US 3476722 A
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United States Patent ABSTRACT OF THE DISCLOSURE Sulfur-curable rubbery homopolymers and copolymers of acrylic esters are obtained by polymerization of-the acrylate monomers with a tertiary amine-modified org-anoaluminu'm catalyst. Copolymers of alkenyl esters of acrylic acid such as allyl acrylate or crotylacrylate are obtained by the present process.
This invention relates to a new process for polymerizing esters of acrylic acid and more particularly this invention relates to a process for copolymerizing acrylate esters with an organoaluminum catalyst modified with a tertiary amine to form sulfur-curable rubbery homopolymers and interpolymers and the resulting polymers.
Sulfur-curable acrylate polymers are of interest ,to the industry and are potentially useful in a variety of applications. Acrylate copolymers containing glycidyl acrylate, certain halogen containing monomers, and the like, and capable vof being cured in sulfur recipes are known. However, the rate of cure as Well'as the. ultimate physical properties of these polymers is not. completely satisfactory. Another approach to the problem of producing sulfur-curable acrylate polymers is to introduce unsaturation into the polymer backbone to provide sulfur cure sites. Attempts to prepare such unsaturated acrylate copolymers by free radical polymerization techniques and using various conjugated and non-conjugated monomers has met with only limited success. The polymers prepared in this manner generally have poor heat and oil resistance as well as other deficiencies.
It is therefore an object of this invention to provide a new and useful process for polymerizing esters of acrylic acids. It is a further object of this invention to provide a process for copolymerizing alkyl and alkenyl esters of acrylic acid to produce sulfur-curable acrylate polymers which in the vulcanized state have improved oil and heat resistance. Still another object of the present invention is to provide new and useful sulfur-curable acrylate polymers by this polymerization process.
The above objects are accomplished in accordance with the process of this invention by homopolymerizing or interpoly-merizing acrylate esters at low temperatures with a catalyst prepared by mixing an organoaluminum compound with a tertiary amine. Since efforts to utilize anionic polymerization methods for the preparation of unsaturated acrylate polymers have not been satisfactory or the products obtained had low molecular weights or such high degrees of crystallinity as to make them non-useable, it was completely unexpected to find that alkyl and alkenyl esters for acrylic acid could be anionically polymerized by using an organoaluminum catalyst modified with a tertiary amine. It was even more surprising that the resultice ing polymers were high molecular weight and upon sulfur curing had very useful properties.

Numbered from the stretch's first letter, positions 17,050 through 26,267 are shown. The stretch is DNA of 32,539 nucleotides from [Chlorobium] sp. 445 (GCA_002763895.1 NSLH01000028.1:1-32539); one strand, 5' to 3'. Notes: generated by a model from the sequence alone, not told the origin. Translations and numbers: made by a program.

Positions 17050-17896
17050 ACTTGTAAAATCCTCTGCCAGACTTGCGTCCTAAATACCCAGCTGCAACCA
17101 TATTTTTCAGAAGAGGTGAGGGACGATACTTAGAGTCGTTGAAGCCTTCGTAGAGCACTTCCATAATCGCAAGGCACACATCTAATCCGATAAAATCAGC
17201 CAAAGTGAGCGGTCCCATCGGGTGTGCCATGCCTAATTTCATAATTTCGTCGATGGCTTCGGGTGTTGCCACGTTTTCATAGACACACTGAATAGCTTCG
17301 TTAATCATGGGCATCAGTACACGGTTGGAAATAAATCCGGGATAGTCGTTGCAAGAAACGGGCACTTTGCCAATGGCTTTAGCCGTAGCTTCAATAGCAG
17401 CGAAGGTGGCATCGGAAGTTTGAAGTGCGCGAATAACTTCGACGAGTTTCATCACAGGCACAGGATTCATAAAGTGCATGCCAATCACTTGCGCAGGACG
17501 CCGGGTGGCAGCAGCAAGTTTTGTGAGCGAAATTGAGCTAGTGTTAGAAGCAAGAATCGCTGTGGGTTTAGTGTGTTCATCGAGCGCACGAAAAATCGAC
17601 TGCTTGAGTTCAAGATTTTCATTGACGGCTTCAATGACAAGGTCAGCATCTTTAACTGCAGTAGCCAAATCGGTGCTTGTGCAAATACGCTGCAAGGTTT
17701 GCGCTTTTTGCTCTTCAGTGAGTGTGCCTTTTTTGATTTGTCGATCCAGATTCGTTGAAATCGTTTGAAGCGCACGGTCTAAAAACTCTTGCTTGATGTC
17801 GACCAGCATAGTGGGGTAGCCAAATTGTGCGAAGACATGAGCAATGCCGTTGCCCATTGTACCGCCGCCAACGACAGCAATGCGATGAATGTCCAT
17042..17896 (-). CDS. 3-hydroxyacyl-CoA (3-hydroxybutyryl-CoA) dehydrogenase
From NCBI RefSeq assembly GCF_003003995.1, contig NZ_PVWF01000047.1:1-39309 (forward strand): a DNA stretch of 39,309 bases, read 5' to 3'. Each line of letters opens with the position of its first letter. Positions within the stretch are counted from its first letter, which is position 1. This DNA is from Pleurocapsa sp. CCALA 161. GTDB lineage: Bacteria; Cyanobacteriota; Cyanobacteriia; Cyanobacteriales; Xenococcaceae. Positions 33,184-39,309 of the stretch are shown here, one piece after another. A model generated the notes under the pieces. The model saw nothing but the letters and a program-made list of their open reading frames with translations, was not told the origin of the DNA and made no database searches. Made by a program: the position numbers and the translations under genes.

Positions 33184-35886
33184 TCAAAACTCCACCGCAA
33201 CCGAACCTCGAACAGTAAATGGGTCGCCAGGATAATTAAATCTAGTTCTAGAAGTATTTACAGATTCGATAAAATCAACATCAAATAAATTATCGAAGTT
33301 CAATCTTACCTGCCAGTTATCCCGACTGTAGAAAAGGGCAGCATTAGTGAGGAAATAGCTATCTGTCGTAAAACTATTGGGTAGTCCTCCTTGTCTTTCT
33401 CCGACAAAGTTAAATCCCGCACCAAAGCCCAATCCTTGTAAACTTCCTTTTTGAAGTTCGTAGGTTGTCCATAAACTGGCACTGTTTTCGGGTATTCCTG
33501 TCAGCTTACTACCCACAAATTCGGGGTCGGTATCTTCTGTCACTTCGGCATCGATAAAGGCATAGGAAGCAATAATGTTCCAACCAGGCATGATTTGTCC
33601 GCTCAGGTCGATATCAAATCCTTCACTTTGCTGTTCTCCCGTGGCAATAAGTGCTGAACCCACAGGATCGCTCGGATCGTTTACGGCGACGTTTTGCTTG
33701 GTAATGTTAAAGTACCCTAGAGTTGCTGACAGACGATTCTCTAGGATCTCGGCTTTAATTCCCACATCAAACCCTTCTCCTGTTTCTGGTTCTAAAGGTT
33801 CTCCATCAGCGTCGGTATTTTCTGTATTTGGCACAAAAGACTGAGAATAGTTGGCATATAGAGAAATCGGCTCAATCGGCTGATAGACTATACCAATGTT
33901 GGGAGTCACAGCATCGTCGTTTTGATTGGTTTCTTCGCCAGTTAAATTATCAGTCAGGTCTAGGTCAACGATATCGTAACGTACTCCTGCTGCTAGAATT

I A preferred polymerization process is to contact an alkenyl ester of acrylic acid such as allyl acrylate or crotyl acrylate with another acrylate ester such as ethyl acrylate with a catalyst prepared by mixing triisobutylaluminum with triethylamine such that the molar ratio of triethylamine to triisobutylaluminum is from about 0.5 to about 10 at a temperature of about C. to about 50 C. and autogenous pressure.
The esters of acrylic acid employed in the process of this invention are represented by the formula CH =CH wherein R represents an alkyl radical having from 1 to 8 carbon atoms such as methyl, ethyl, propyl, isopropyl, nbutyl mad the like with methyl acrylate and ethyl acrylate being especially preferred, or an alkenyl radical having from 3 to 6 carbon atoms with R=3 (allyl radical) and R=4 (crotyl radical) being especially preferred. The acrylate esters can be homopolymerized or they can be interpolymerized.
The polymerization process is conducted using a catalyst comprising an organoaluminum compound which has been reacted with a tertiary amine. Suitable organoaluminum compounds include those having the formula wherein R is a hydrocarbon radical having from 2 to 8 carbon atoms and x is a number from 0 to 2, such as triethylaluminum, tributylaluminum, triisobutylaluminum, triisoprcnylaluminum, triphenylaluminum, diethylaluminum hydride, diisobutylaluminum hydride and the like. The basic nitrogen compounds which may be reacted in accordance with this invention are tertiary amines having the formula where R R and R are alkyl groups, either the same or different, containing from 1 to 8 carbon atoms, such as trimethylamine, triethylamine, tri-n-propylamine, tri-isopropylamine, tri-n-butylarnine, tri-isobutylamine, tri-namylamine, tri-isoamylamine, tri-n-hexylamine and the like.
The mol ratio of tertiary amine compound to alkyl aluminum compound ranges preferably from about 0.1 to about 100 and more preferably from about 0.5 to about 10. It is possible to conduct the polymerization with triethylamine as the solvent medium, however, catalyst efficiencies are quite low. At very low ratios of tertiary amine to alkyl aluminum compound, the catalyst efficiency decreases markedly and also the polymer obtained has very low molecular Weight. The amount of catalyst required to polymerize the acrylate esters will generally vary within the range from about 0.05 millimol to about 40 millimol organoaluminum compound based on 100 millimol acrylate monomers and depending on the monomer and solvent purity, the reactivity of the monomers, etc. Preferably the catalyst concentration will range from about 0.2 millimol to about 1.2 millimol organoaluminum compound per hundred millimol of monomer.